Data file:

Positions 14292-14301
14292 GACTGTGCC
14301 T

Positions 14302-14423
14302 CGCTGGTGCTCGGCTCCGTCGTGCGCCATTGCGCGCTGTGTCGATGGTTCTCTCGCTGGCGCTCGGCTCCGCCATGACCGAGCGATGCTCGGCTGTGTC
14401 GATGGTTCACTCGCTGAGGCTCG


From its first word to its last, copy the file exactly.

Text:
Positions 14292-14301
14292 GACTGTGCC
14301 T

Positions 14302-14423
14302 CGCTGGTGCTCGGCTCCGTCGTGCGCCATTGCGCGCTGTGTCGATGGTTCTCTCGCTGGCGCTCGGCTCCGCCATGACCGAGCGATGCTCGGCTGTGTC
14401 GATGGTTCACTCGCTGAGGCTCG